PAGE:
The future of U.S. space exploration is scheduled to lift off with a test flight in about two years that will mark another step forward after the end of NASA's shuttle program.
Orion, target date for the first unmanned test flight is 2014, will sit atop a rocket stack and return to Earth at high speed before parachutes deploy for an ocean splashdown. Although it might look like something from the early days of U.S. space travel, Orion is designed to go much deeper into space.
"This is the vehicle that's going to take us further into the solar system than we've ever been before," said Col. Rex Walheim as he opened the hatch to Orion. "For 40 years we've been stuck in low-Earth orbit, and this is the vehicle that can take us to the moon, to Mars, to an asteroid."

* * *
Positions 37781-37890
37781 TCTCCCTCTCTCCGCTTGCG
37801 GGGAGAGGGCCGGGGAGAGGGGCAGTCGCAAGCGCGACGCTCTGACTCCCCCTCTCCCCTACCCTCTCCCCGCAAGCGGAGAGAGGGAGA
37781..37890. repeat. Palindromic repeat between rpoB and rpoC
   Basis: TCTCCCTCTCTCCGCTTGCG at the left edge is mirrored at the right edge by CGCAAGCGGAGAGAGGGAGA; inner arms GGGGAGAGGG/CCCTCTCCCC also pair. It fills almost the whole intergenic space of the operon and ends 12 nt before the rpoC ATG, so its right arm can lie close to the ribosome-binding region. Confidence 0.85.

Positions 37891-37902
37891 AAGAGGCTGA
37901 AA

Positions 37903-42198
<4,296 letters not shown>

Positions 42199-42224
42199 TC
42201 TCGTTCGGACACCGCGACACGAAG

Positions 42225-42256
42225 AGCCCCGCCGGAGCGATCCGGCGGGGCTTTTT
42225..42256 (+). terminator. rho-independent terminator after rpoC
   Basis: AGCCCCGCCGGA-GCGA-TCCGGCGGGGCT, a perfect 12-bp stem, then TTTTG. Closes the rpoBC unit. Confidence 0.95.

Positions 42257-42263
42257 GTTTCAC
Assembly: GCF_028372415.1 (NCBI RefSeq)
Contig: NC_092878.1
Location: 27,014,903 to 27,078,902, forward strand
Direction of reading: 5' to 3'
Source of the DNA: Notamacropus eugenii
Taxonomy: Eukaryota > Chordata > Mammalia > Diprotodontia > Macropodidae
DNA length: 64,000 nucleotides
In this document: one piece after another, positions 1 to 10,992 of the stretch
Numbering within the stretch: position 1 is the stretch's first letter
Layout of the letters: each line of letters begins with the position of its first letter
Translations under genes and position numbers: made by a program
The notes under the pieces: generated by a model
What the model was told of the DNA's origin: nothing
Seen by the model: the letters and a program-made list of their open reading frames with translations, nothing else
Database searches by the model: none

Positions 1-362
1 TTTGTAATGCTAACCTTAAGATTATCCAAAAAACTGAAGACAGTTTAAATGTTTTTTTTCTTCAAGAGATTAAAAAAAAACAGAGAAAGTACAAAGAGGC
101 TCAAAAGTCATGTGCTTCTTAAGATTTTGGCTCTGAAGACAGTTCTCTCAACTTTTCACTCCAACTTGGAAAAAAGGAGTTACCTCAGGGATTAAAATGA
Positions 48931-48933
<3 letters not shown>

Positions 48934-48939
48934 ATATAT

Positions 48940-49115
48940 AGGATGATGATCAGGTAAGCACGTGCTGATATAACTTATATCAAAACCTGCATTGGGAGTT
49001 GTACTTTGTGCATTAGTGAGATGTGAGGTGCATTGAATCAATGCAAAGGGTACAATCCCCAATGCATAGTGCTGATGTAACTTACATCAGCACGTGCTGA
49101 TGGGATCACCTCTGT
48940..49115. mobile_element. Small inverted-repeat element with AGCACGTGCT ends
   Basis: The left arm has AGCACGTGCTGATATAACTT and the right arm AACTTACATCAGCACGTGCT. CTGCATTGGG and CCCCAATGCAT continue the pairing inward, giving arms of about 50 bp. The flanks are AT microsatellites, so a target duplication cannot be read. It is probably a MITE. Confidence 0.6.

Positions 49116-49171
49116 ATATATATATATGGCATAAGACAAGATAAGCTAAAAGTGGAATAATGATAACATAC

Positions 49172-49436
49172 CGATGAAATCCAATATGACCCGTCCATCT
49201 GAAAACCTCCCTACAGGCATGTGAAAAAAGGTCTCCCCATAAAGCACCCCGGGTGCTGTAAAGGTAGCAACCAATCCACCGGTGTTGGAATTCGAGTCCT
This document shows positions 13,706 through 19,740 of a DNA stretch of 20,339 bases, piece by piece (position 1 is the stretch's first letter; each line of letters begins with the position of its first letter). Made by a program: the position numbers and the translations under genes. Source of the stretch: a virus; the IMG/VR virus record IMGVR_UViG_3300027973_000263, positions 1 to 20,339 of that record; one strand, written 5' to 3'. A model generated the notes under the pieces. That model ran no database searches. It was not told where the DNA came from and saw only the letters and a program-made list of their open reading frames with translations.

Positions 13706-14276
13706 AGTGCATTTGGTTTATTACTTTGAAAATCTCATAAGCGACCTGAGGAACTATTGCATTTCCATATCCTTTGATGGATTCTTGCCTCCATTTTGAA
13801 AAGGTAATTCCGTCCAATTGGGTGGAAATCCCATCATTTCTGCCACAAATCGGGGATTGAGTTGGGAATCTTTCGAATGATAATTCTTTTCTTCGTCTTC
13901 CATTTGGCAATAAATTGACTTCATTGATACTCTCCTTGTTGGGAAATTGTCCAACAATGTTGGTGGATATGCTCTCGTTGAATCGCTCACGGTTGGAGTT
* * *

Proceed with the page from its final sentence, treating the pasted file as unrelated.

The spacecraft, developed for NASA by Lockheed Martin, is about 16 feet wide and designed to carry four people on missions that could last months. Mission control will use satellite navigation systems to guide the wingless craft to splashdown in the Pacific Ocean off the coast of Southern California.
"It will be coming back at much higher speeds, so the wings would actually make it more difficult to get a thermal protection system that would help you," said Mark Geyer, Orion project manager.
A recovery ship from San Diego will haul the craft and astronauts to Long Beach Harbor.
The craft will travel more than 3,600 miles during the test flight -- 15 times farther from Earth than the International Space Station -- after launch atop a Delta IV rocket from Cape Canaveral Air Force Station in Florida. Orion's heat shield, parachutes and other systems will be put to the test.
The target date for the first manned flight to the moon since 1972 is year 2021. Voyages to an asteroid is planned for the mid-2020s and Mars by the 2030s.